Cycling officials on Saturday detained a bicycle used in competition at the cyclocross world championships in Zolder, Belgium, to investigate possible “technological fraud.”
If confirmed, it is believed to be the first official case of “mechanical doping” or “bike doping,” which on social media and in online forums has been long speculated to exist but never officially proved.
The International Cycling Union (known by its French abbreviation, UCI), published the following statement:
The Union Cycliste Internationale (UCI) confirms that pursuant to the UCI’s Regulations on technological fraud a bike has been detained for further investigation following checks at the Women’s Under 23 race of the 2016 UCI Cyclo-cross World Championships. This does not concern any of the riders on the podium. Further details will be shared in due course.
A UCI representative later told Business Insider by email that it was sticking to its statement and that its president, Brian Cookson, would address the issue at a press conference on Sunday at 10 a.m. CET.
The Belgian site Sporza said the country’s cycling federation reported that the bicycle was raced by Femke Van den Driessche.
Van den Driessche was among the race favourites, but she was forced to withdraw from the women’s under-23 race because of a mechanical problem toward the end.
“Our auditors detected mechanical fraud — it quickly became apparent that something was wrong,” UCI race coordinator Peter Van den Abeele told Sporza, according to the AFP. But Belgian state television claimed that a small motor had been discovered in the bicycle frame.
Sporza also reported that there were “electrical cables” seen coming out of the bike.
AFP reported that Belgian coach Rudy De Bie said he was “disgusted.”
“We thought that we had in Femke a great talent in the making but it seems that she fooled everyone,” he told Sporza.
Sven Nys, a veteran of cyclocross and one of its best riders, said he was shocked and disappointed.
UCI taking ‘bike doping’ seriously
The UCI has been taking the possibility of technological fraud seriously over the past few years. New penalties include disqualification, a suspension of six months, and a fine of up to 200,000 Swiss francs (about $195,000). Teams could be fined 1 million francs (roughly $977,500).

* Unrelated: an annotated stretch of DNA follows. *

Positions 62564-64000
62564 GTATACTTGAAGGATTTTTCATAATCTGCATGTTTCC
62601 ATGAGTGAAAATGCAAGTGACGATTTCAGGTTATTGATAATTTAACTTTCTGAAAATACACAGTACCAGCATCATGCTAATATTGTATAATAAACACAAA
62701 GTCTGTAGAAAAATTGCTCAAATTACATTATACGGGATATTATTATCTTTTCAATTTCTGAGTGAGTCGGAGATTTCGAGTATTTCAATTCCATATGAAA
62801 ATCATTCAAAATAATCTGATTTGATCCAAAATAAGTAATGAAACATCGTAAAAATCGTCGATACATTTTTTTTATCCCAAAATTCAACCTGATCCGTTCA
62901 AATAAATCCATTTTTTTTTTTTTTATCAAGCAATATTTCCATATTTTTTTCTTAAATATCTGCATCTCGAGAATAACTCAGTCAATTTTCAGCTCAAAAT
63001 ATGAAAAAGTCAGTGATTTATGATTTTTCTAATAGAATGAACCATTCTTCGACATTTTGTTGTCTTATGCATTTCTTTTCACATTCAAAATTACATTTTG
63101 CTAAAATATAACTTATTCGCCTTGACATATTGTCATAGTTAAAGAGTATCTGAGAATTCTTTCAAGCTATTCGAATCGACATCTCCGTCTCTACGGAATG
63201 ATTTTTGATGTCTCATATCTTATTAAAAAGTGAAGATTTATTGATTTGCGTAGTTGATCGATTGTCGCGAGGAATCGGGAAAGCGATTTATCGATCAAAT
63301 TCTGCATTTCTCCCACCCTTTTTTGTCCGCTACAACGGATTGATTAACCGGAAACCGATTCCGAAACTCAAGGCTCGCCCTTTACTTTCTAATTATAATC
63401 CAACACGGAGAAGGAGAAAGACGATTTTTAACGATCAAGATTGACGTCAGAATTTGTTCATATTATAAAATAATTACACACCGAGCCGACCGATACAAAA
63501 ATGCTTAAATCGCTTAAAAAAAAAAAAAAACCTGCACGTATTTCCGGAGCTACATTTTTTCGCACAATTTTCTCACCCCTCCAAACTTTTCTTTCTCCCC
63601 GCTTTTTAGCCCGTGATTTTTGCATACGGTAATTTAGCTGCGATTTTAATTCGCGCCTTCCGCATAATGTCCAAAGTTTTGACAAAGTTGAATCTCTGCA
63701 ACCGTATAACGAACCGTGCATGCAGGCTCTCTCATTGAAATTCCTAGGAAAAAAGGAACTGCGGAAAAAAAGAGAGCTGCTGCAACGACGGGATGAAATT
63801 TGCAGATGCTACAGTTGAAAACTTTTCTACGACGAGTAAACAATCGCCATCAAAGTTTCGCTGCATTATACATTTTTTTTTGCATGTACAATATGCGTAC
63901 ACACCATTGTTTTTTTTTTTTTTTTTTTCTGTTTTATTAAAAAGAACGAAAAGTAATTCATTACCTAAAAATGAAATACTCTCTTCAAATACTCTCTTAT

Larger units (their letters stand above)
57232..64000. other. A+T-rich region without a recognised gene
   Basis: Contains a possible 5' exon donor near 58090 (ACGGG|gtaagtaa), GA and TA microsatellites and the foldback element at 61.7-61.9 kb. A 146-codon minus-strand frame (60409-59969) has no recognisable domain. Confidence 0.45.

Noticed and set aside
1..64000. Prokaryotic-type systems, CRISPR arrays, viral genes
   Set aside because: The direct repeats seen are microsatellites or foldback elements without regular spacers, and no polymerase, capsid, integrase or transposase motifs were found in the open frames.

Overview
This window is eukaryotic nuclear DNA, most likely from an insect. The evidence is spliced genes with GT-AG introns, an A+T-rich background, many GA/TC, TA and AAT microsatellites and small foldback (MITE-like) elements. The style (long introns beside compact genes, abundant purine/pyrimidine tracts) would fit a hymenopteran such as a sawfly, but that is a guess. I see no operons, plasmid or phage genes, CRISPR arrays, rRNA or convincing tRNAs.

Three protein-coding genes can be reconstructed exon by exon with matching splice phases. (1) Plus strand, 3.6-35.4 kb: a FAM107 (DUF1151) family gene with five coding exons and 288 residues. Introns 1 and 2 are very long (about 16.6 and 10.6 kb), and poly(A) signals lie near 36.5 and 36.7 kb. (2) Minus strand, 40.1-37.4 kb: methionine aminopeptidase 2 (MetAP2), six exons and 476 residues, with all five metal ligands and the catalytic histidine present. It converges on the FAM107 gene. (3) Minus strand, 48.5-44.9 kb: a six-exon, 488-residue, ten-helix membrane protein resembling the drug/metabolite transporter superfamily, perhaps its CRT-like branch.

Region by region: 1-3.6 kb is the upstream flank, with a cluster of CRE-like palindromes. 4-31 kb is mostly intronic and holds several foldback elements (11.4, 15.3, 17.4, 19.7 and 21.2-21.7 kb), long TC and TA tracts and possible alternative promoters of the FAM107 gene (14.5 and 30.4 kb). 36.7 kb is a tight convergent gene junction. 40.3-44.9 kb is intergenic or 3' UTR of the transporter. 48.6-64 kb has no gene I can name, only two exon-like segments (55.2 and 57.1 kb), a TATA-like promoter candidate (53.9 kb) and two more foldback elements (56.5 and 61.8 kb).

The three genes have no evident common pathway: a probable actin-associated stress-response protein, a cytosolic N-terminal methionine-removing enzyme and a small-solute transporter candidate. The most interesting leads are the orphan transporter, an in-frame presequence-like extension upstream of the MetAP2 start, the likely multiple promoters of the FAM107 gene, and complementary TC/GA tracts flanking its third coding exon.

Here are the UCI rules and penalties regarding technological fraud (PDF):
Business Insider reported in September from the UCI Road World Championships in Richmond, Virginia, that the winner of the elite men’s individual time trial, Vasil Kiryienka of Belarus, had his bike inspected for a motor after he crossed the finish line.
No motor was found.
This photo, provided to Business Insider during the road worlds in September, showed the device used to inspect the inside of Kiryienka’s frame:
When asked by Business Insider about the inspection in Richmond, the UCI replied:
The Union Cycliste Internationale (UCI) takes extremely seriously the issue of technological fraud such as concealed electric motors in bikes, and has therefore added far-reaching sanctions in its Regulations. We have been carrying out controls for many years and although those controls have never found any evidence of such fraud, we know we must be vigilant. We have carried out several unannounced checks on this year’s Tour de France and other Grand Tours. The 2015 UCI Road World Championships in Richmond is the latest event where bikes have been controlled this season, including all top 3 riders of each race. These are extensive controls and nothing was found.
At the 2015 Giro d’Italia, the most important stage race after the Tour de France, an official was shown on video checking eventual race winner Alberto Contador’s bike:
There are videos on YouTube that purport to show images of mechanical doping, and they show that the matter goes back some time actually. This clip, for instance, shows Canadian Ryder Hesjedal’s bike after he wiped out during the 2014 Tour of Spain. His rear wheel appears to keep spinning after the crash, so much so that it whips the bike around on the ground after he himself comes to a stop:
The video below — which has over 3.8 million views on YouTube — claims to show “how mechanic doping may be done,” with images of Swiss pro Fabian Cancellara that “may be considered as incontrovertible evidences.” It’s important to note that Cancellara and his team denied all of this long ago, and they were never penalised or fined.
In the elite women’s race later on Saturday, another Belgian rider took a dramatic over-the-bars tumble but managed to get up and keep racing:
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